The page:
18. 18. Region Server  Region Server o Handles all I/O requests o Flush MemStore to HDFS o Splitting o Compaction o Basic element of table storage o Table => Regions => Store per Column Family => CF => MemStore / CF/Region && StoreFile /Store/Region => Block o Maintains WAL (Write Ahead Log) for all changes
    19. 19. Region Server - Setup • Should be stand-alone and dedicated o JBOD disks o In-expensive o Data node and region server should be co-located • Network o Dual 1G, 10G or InfiniBand, DNS lookup free • Replication - at least 3, locality • Region size for splits; too many or too small regions are not good.
    20. 20. Cluster Setup – 10 Node
    21. 21. High Availability
    22. 22. High Availability • HBase Cluster - Failure Candidates  Data Center  Cluster  Rack  Network Switch  Power Strip  Region or Data Node  Zookeeper Node  HBase Master  Name Node
    23. 23. HA - Data Center • Cross data center, geo distributed • Replication is the only solution  Up2date data  Active-active  Active-passive  Costly (can be sized)  Need dedicated network • On-demand offline cluster  Only for disaster recovery  No up2date copy  Can be sized appropriately  Need to reprocess for latest data
    24. 24. HA – Redundant Cluster • Redundant cluster within a data center using replication • Mainly to have backup cluster for disasters  Up2date data  Restore a state back using TTL based  Restore deleted data by keeping deleted cells  Run backups  Read/write distributed with load balancer  Support development or provide on-demand data  Support low important activities • Best practice: Avoid redundant cluster, rather have one big cluster with high redundancy
    25. 25. HA – Rack, Network, Power • Cluster nodes should be rack and switch aware • Loosing a rack or a network switch should not bring cluster down • Hadoop has built-in rack awareness  Assign nodes based on rack diagram  Redundant nodes are within rack, across switch and rack  Manual or automatic setup to detect location • Redundant power and network within each node (master)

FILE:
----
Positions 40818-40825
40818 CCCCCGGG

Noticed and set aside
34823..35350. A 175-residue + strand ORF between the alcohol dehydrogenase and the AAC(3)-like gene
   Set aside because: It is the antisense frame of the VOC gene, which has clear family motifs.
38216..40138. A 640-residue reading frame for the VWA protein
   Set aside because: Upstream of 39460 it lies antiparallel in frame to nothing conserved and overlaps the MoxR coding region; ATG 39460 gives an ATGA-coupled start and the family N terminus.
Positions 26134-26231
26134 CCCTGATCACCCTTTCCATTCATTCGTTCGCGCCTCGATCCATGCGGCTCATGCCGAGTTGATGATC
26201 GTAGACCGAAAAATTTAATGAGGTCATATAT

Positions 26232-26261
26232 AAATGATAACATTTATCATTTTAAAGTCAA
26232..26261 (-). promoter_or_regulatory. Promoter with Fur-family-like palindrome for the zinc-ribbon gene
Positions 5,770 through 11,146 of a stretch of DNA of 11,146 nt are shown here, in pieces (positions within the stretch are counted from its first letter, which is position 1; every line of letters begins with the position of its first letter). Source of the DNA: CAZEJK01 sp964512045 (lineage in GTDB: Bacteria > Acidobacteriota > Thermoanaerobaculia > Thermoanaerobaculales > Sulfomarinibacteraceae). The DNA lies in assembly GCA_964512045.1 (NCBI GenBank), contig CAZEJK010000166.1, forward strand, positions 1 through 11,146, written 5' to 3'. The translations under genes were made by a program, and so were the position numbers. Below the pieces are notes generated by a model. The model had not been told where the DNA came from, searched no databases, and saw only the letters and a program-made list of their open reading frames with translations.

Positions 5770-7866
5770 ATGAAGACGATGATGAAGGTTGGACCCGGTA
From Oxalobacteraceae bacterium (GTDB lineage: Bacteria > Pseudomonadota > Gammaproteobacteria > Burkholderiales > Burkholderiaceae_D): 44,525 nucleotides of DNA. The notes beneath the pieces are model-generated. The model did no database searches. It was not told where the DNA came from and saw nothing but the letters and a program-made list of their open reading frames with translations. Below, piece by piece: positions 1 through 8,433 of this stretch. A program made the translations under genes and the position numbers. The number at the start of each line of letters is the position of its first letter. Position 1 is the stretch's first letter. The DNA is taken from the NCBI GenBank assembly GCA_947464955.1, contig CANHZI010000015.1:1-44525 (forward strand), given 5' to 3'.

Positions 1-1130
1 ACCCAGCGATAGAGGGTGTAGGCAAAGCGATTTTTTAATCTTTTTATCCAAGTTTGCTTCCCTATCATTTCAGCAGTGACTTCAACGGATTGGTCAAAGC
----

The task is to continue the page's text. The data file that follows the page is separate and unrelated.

26. 26. HA – Region Servers • Loosing a region server or data node is very common, in many cases it could be very frequent • They are distributed and replicated • Can be added/removed dynamically, taken out for regular maintenance • Replication factor of 3 – Can loose ⅔rd of the cluster nodes • Replication factor of 4 – Can loose ¾th of the cluster nodes
    27. 27. HA – Zookeeper • Zookeeper nodes are distributed • Can be added/removed dynamically • Should be implemented in odd number, due to quorum (majority voting wins the active state) • If 4, can loose 1 node (3 major voting) • If 5, can loose 2 nodes (3 major voting) • If 6, can loose 2 nodes (4 major voting) • If 7, can loose 3 nodes (4 major voting) • Best Practice: 5 or 7 with dedicated hardware.
    28. 28. HA – HMaster • HMaster - single point of failure • HA - Multiple HMaster nodes within a cluster  Zookeeper co-ordinates master failure  Only one active at any given point of time  Best practice: 2-3 HMasters, 1 per rack
    29. 29. Scalability
    30. 30. How to scale • By design, cluster is highly distributed and scalable • Keep adding more region servers to scale  Region splits  Replication factor  Row key design is a key factor for scaling writes  No single “hot” region  Bulk loading, pre-split  Native java access X other protocols like thrift  Compaction at regular intervals
    31. 31. Performance  Benchmarking is a key • Nothing fits for all • Simulate use cases and run the tests oBulk loading oRandom access, read/write oBulk processing oScan, filter • Negative performance oReplication factor oZookeeper nodes oNetwork latency oSlower disks, CPUs oHot regions, Bad row key or Bulk loading without pre-splits
    32. 32. Tuning  Tune the cluster to best fit the environment • Block Size, LRU cache, 64K default, per CF • JBOD • Memstore • Compaction, manual • WAL flush • Avoid long GC pauses, JVM • Region size, small is better, split based on “hot” • Batch size • In-memory column families • Compression, LZO • Timeouts • Region handler count, threads/region • Speculative execution • Balancer, manual
    33. 33. Backup & (Point-in-time ) Restore